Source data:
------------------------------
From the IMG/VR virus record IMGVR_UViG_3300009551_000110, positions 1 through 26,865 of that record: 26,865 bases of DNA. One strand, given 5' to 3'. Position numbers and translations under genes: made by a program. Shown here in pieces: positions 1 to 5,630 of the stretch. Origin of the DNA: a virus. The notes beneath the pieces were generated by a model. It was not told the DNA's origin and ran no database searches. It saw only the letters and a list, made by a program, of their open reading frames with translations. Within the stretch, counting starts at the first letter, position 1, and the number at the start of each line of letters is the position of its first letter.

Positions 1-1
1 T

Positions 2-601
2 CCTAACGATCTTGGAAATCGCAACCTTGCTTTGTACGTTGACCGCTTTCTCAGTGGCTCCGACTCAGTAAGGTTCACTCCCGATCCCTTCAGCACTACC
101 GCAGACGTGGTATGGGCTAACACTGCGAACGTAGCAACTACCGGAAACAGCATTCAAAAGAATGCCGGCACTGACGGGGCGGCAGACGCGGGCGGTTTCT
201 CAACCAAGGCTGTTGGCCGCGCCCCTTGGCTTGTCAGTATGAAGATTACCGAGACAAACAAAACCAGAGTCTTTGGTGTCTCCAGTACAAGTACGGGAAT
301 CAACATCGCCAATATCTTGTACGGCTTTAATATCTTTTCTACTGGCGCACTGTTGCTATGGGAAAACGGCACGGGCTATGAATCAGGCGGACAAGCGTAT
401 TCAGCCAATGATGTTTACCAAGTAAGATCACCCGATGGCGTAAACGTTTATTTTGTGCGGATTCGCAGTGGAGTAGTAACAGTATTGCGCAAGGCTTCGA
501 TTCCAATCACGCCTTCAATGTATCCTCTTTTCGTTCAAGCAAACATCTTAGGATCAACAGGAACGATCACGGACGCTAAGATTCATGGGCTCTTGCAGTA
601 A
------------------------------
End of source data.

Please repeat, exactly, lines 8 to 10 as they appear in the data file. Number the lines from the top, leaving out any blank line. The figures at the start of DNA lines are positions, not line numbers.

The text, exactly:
301 CAACATCGCCAATATCTTGTACGGCTTTAATATCTTTTCTACTGGCGCACTGTTGCTATGGGAAAACGGCACGGGCTATGAATCAGGCGGACAAGCGTAT
401 TCAGCCAATGATGTTTACCAAGTAAGATCACCCGATGGCGTAAACGTTTATTTTGTGCGGATTCGCAGTGGAGTAGTAACAGTATTGCGCAAGGCTTCGA
501 TTCCAATCACGCCTTCAATGTATCCTCTTTTCGTTCAAGCAAACATCTTAGGATCAACAGGAACGATCACGGACGCTAAGATTCATGGGCTCTTGCAGTA